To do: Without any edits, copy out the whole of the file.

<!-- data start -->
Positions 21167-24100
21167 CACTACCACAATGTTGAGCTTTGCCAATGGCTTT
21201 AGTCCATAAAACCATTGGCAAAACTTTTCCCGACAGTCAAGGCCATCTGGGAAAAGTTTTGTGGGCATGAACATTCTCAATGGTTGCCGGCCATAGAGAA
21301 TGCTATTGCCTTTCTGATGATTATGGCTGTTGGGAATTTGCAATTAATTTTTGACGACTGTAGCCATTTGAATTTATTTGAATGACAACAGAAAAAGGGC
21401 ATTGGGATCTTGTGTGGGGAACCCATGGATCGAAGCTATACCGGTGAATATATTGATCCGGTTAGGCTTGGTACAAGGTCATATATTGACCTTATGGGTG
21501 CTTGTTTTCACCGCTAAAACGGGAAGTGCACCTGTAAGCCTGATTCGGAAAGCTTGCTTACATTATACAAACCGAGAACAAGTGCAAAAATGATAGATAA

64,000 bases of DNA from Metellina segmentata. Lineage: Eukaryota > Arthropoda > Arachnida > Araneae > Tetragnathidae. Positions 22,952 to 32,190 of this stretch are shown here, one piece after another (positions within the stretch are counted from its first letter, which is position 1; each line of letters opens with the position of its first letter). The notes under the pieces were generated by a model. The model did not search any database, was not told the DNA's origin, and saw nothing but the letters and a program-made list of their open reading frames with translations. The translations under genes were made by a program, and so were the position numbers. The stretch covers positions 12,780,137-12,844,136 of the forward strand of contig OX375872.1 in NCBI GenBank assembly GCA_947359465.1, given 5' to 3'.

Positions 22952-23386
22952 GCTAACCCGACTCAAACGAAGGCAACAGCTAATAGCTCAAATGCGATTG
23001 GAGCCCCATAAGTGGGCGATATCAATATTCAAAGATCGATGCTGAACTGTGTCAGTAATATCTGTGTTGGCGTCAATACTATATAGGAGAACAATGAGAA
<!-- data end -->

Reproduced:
Positions 21167-24100
21167 CACTACCACAATGTTGAGCTTTGCCAATGGCTTT
21201 AGTCCATAAAACCATTGGCAAAACTTTTCCCGACAGTCAAGGCCATCTGGGAAAAGTTTTGTGGGCATGAACATTCTCAATGGTTGCCGGCCATAGAGAA
21301 TGCTATTGCCTTTCTGATGATTATGGCTGTTGGGAATTTGCAATTAATTTTTGACGACTGTAGCCATTTGAATTTATTTGAATGACAACAGAAAAAGGGC
21401 ATTGGGATCTTGTGTGGGGAACCCATGGATCGAAGCTATACCGGTGAATATATTGATCCGGTTAGGCTTGGTACAAGGTCATATATTGACCTTATGGGTG
21501 CTTGTTTTCACCGCTAAAACGGGAAGTGCACCTGTAAGCCTGATTCGGAAAGCTTGCTTACATTATACAAACCGAGAACAAGTGCAAAAATGATAGATAA

64,000 bases of DNA from Metellina segmentata. Lineage: Eukaryota > Arthropoda > Arachnida > Araneae > Tetragnathidae. Positions 22,952 to 32,190 of this stretch are shown here, one piece after another (positions within the stretch are counted from its first letter, which is position 1; each line of letters opens with the position of its first letter). The notes under the pieces were generated by a model. The model did not search any database, was not told the DNA's origin, and saw nothing but the letters and a program-made list of their open reading frames with translations. The translations under genes were made by a program, and so were the position numbers. The stretch covers positions 12,780,137-12,844,136 of the forward strand of contig OX375872.1 in NCBI GenBank assembly GCA_947359465.1, given 5' to 3'.

Positions 22952-23386
22952 GCTAACCCGACTCAAACGAAGGCAACAGCTAATAGCTCAAATGCGATTG
23001 GAGCCCCATAAGTGGGCGATATCAATATTCAAAGATCGATGCTGAACTGTGTCAGTAATATCTGTGTTGGCGTCAATACTATATAGGAGAACAATGAGAA